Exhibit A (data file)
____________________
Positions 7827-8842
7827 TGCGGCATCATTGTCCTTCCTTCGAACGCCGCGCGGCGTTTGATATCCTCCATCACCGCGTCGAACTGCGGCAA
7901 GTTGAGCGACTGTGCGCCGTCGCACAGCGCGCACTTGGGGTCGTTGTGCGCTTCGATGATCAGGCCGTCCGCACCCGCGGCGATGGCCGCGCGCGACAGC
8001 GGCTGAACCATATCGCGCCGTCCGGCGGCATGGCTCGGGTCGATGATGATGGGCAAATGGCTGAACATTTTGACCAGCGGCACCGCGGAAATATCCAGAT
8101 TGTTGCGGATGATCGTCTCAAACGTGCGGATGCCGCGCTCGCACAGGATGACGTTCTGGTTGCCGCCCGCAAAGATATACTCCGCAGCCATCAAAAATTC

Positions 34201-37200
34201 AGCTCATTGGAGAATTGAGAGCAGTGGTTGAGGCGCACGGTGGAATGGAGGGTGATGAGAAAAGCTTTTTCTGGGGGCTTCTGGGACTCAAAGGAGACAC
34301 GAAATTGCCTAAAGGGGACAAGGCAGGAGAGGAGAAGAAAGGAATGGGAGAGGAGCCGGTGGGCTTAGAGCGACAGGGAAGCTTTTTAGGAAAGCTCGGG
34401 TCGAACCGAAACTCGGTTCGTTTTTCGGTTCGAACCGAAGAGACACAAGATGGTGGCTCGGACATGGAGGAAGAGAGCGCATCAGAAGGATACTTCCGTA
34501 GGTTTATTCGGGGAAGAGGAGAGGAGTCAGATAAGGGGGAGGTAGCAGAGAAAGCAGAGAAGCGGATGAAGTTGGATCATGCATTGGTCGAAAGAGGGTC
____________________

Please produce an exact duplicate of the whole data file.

Positions 7827-8842
7827 TGCGGCATCATTGTCCTTCCTTCGAACGCCGCGCGGCGTTTGATATCCTCCATCACCGCGTCGAACTGCGGCAA
7901 GTTGAGCGACTGTGCGCCGTCGCACAGCGCGCACTTGGGGTCGTTGTGCGCTTCGATGATCAGGCCGTCCGCACCCGCGGCGATGGCCGCGCGCGACAGC
8001 GGCTGAACCATATCGCGCCGTCCGGCGGCATGGCTCGGGTCGATGATGATGGGCAAATGGCTGAACATTTTGACCAGCGGCACCGCGGAAATATCCAGAT
8101 TGTTGCGGATGATCGTCTCAAACGTGCGGATGCCGCGCTCGCACAGGATGACGTTCTGGTTGCCGCCCGCAAAGATATACTCCGCAGCCATCAAAAATTC

Positions 34201-37200
34201 AGCTCATTGGAGAATTGAGAGCAGTGGTTGAGGCGCACGGTGGAATGGAGGGTGATGAGAAAAGCTTTTTCTGGGGGCTTCTGGGACTCAAAGGAGACAC
34301 GAAATTGCCTAAAGGGGACAAGGCAGGAGAGGAGAAGAAAGGAATGGGAGAGGAGCCGGTGGGCTTAGAGCGACAGGGAAGCTTTTTAGGAAAGCTCGGG
34401 TCGAACCGAAACTCGGTTCGTTTTTCGGTTCGAACCGAAGAGACACAAGATGGTGGCTCGGACATGGAGGAAGAGAGCGCATCAGAAGGATACTTCCGTA
34501 GGTTTATTCGGGGAAGAGGAGAGGAGTCAGATAAGGGGGAGGTAGCAGAGAAAGCAGAGAAGCGGATGAAGTTGGATCATGCATTGGTCGAAAGAGGGTC